is what people doing really a matter of just listening to the source that agrees with them...or is it that they have made a decision based on whatever reasons they are, that it's the source for them because they trust it based on their own research and comparing info etc. for most hopefully, but i do know that it's a sad thing that some people get their news (and believe it) from tabloids etc.

i think that by default we tend to hang out with people that are like's in our nature, and although it can be uncomfortable to hear views or facts that don't jibe with our internal makeup, we need to do it, and control the "bellow at strangers" impulse at one another (i love that bren) and really listen and make up your own mind instead.

i love that you guys put what you think out some countries we'd be hauled away for doing this.


aartilla the fun said...

laura -- i guess this is where my misanthropic side comes out.

i don't think that, with all the fullness of our lives, people devote the time and research you mentioned... that's necessary to parse out which news sources tend to report the truth all the time. rather, i think we tend to gravitate to those news sources (especially the newer ones online) that uncover either salacious headlines (eg. drudge report) or report stories that confirm our own concepts of what's right and what's true... (whether that's huff post or fox news). those sources don't often report the other side of the story.

so yeah, i agree, it COULD be that people are gravitating away from newspapers because they've read everything that newspaper has had to say over the past year or so, and having done so, come to the conclusion that that newspaper is bunk... but i find that very unlikely. i think the chronic issue of the vast majority of people not caring about the news (especially international stuff), or at least news that doesn't affect them, has now been compounded by the availability of the kind of news we don't have to challenge ourselves to read/listen to/comprehend/take issue with.

and yes, thank goodness we can talk about all this freely!


Anonymous said...

sadly i think you are right about people not looking into stuff for themselves...and that is such a shame.

then again, what do i know? i get my news from the Us Magazine ; )

Andy said...

We're seeing two things happen:
1) a convergence of marketing and journalism. This is even happening at a curricular level back in the halls of Medill. I don't really agree with this, fundamentally. Truth will not be better served by catering to the even-changing whims of the audience.

2) A social media revolution that puts the power of voice into the hands of everyone (with a computer, we'll talk digital divide later). I don't toss out revolution lightly. No one knows how this is going to shake down, and it will take a few (several?) years to figure out where everyone stands.

I'm in favor of #2, especially, but I know how painful it's going to be. It happens to coincide with the economic revolution we're experiencing, which at some level is hard, but they also feed and help each other. We've all got to figure out the value of our craft. It's no different for newspeople. I've much more worried about the loss of the local daily than the big mainstream news sources. I know many locals were owned by corporations, but I still think there is hope for building local economies to report on what matters to those constituents. In this case, we can argue that we are homogenizing our news based on what is comfortable in a region (and I know some regions are more diverse than others), but it's the lesser of two evils when compared to corporate-maligned truth.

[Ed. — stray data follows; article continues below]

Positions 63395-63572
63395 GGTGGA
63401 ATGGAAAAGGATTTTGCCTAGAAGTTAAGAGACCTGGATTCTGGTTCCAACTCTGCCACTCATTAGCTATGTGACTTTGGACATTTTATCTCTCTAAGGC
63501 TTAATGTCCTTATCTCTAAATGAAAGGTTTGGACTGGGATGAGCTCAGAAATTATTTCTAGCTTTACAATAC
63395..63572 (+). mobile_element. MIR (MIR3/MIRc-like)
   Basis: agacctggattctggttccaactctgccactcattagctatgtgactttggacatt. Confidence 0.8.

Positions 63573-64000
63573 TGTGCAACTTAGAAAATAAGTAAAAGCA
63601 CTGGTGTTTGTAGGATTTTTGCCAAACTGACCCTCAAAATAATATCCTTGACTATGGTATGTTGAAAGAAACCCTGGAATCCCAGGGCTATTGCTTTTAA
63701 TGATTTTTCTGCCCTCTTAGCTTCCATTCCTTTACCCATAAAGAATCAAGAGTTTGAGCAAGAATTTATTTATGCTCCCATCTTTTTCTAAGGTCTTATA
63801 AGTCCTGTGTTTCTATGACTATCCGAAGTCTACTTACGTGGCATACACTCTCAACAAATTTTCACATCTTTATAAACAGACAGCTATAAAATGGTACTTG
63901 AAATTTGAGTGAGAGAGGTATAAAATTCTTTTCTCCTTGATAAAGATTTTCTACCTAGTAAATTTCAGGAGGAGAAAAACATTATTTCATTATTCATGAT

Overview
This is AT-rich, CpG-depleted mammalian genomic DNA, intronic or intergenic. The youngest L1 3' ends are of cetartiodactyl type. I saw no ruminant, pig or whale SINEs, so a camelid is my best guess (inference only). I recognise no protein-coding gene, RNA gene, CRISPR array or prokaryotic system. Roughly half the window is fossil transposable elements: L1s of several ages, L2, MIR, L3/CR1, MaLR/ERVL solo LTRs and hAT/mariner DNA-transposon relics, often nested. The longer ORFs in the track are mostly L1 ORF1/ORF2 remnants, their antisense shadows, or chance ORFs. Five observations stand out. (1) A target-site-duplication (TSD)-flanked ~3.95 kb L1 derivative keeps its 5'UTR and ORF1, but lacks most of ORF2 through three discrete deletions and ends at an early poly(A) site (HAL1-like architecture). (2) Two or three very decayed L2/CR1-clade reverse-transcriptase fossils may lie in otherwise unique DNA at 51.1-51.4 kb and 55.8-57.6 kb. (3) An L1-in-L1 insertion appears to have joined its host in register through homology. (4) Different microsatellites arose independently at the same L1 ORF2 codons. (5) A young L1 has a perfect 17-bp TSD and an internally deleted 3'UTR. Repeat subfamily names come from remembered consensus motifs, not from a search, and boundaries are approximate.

The free Internet has established an unsustainable set of expectations for news consumers and we'll need to speak with our wallets. If this is done a local/micro level I feel that we will be in less danger of catering unknowingly to big corporate interests. As we move into a world where we expect important information to find us, we do get lazier. And we start just listening to what our friends our saying. But is it really that different from choosing the mainstream newspaper/TV network/magazine with the same political leaning you hold? I mean, how much do people really step outside that comfort zone anyway?

In marketing, people want to hear from people like themselves. In news, ostensibly we all just want the truth. Since truth transcends experience, we'll never really reach it, but the goal is to get as close as possible. All reporting carries bias, and if you understand someone's basic point of view, you can reach a reasonable conclusion about the quality/relevance of their perspective. For me, I think John Stewart has gotten it right for years. Satire is a powerful tool if used correctly.

rustyboy said...

You've tapped in to one of the (many) reasons I chose to not work in media any longer. But also, there's a famous quote by Henry Miller addressing the fact that man reads the headlines and nothing more of the story. Something like that. I'm a bit (read:WAY) too lazy to suss it out.

I think it's in our nature (mankind, that is) to get what we want from what we read, see, hear , whether it be from Drudgereport (shudder) or the single newspaper available in our quaint, 1920s town. Or a cave drawing.

Even word of mouth news-delivery waaaaay back in the day had this same effect. But on the flipside, it's pretty damned cool to read other opposing views and have them available to challenge my own core beliefs.